The popular antipsychotic Risperdal has been named in thousands of lawsuits throughout the country for a troubling side effect in young men. The drug, commonly prescribed to treat bipolar disorder, carries the risk of abnormal breast growth. Risperdal lawyers at Pintas & Mullins Law Firm explain these lawsuits and who may be eligible for compensation.
One of the most recent cases is being argued in Philadelphia court against Risperdal’s manufacturer, Janssen Pharmaceuticals, which is a unit of Johnson & Johnson. The victim in this case is a 20-year-old man with autism from Alabama, who took Risperdal to help the irritability caused by his autism. He began taking the drug as an eight-year-old boy, despite it only being approved for adults.
He and his family accuse Janssen of purposefully obscuring evidence that Risperdal caused certain hormones to spike – specifically, the growth hormone prolactin, which is responsible for the development of female breast tissue. They claim that Janssen failed to adequately warn both patients and physicians about the risks of abnormal breast growth (a condition medically referred to as gynecomastia).
At the time the eight-year-old boy was prescribed Risperdal, in 2002, it was approved only to treat adult psychotic conditions. In 2006, the FDA approved the drug to treat irritability in autistic children and adolescents. The company attempted to have Risperdal approved for children several times before this, but was rejected by the FDA over safety concerns.
To address this issue, the former FDA commissioner David Kessler is expected to take the stand in this case. Kessler is expected to testify about Janssen’s efforts to hide the risks of Risperdal from the public.
There are more than 1,250 Risperdal lawsuits pending in courts throughout the country, most of which related to abnormal breast growth in young men. Six of these cases have been selected as bellwether trials in 2012, however, Janssen agreed to settle these cases before they went before juries. Janssen agreed to settle another 80 cases in early 2013.
In November 2013, Janssen agreed to a $2.2 billion settlement with the federal government over false claims over Risperdal. The company pled guilty to illegally promoting Risperdal for off-label use in the elderly, such as those with dementia or Alzheimer’s in nursing homes. The illegal marketing took place over a decade, between 1993 and 2004, and led to regulation concerns in 36 states.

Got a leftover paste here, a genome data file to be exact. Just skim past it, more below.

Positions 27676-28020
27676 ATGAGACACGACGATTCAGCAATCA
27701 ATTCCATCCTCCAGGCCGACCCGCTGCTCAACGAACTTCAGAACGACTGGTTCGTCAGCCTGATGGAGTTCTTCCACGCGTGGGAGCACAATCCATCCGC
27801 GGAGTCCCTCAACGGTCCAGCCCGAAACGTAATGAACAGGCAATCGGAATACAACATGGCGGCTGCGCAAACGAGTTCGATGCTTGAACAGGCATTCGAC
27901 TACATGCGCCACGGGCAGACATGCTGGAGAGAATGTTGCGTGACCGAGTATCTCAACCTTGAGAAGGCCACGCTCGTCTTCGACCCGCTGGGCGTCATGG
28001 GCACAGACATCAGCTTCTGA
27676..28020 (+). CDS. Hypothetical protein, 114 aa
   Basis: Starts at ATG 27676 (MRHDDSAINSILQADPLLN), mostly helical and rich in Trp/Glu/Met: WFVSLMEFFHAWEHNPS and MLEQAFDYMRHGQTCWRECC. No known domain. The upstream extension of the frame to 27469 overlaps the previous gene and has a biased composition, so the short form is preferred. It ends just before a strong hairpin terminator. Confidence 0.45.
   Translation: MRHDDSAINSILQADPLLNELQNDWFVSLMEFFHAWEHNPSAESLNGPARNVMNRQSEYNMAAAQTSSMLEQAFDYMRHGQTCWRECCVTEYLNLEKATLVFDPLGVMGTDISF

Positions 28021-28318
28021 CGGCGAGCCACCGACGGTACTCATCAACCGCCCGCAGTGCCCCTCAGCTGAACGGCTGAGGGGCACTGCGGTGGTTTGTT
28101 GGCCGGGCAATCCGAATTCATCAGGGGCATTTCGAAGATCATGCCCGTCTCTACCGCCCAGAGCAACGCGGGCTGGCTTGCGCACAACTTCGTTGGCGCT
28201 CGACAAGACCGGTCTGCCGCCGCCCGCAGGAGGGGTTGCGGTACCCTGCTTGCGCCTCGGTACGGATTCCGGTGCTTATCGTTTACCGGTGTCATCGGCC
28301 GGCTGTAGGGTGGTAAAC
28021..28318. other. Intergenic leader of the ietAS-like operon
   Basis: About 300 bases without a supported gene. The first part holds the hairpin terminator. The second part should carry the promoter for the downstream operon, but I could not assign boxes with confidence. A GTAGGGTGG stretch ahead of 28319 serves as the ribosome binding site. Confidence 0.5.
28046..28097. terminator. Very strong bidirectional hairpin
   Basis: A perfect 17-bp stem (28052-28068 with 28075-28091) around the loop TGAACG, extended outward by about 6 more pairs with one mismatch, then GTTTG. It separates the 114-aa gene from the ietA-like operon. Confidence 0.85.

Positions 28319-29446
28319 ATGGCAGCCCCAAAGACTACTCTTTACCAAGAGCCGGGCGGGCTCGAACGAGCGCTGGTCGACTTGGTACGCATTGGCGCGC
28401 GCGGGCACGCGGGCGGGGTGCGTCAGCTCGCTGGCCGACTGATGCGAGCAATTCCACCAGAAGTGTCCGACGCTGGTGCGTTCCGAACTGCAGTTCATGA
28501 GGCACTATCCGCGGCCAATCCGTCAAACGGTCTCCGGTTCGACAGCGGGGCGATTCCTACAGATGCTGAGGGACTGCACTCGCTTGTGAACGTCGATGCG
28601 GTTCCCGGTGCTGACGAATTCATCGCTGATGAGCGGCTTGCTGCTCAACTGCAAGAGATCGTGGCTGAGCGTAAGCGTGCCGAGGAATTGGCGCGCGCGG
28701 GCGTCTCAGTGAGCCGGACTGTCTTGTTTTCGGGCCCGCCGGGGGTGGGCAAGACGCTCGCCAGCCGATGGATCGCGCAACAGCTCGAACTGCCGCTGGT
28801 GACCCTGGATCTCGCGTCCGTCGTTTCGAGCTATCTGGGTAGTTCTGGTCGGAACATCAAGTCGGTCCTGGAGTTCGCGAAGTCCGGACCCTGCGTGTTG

Janssen is accused not only of illegally marketing Risperdal, but also of paying doctors to speak favorably of the drug. The company paid for gold outings and other flashy incentives to get doctors to prescribe the drug to patients just like the eight-year-old in Alabama. Many of those boys taking Risperdal grew breasts and had to undergo mastectomies.
Janssen claims that Risperdal’s labels always included the risk of
gynecomastia in adults, and notified physicians that it was not proven
safe and effective for use in children. The company believes the doctor
who prescribed Risperdal should be held at fault. The trial is expected
to ask about three weeks.
Another drug similar to Risperdal, Invega, is also at the center of gynecomastia lawsuits. Invega is an antipsychotic drug also made by Janssen Pharmaceuticals. If you or someone close to you was prescribed Ripserdal or Invega and developed abnormal breasts, contact our firm immediately.
Our team of Risperdal lawyers is currently representing victims suffering from gynecomastia and their families. We provide free legal consultations to concerned victims nationwide, and we never charge any attorneys’ fees unless we are successful in your case.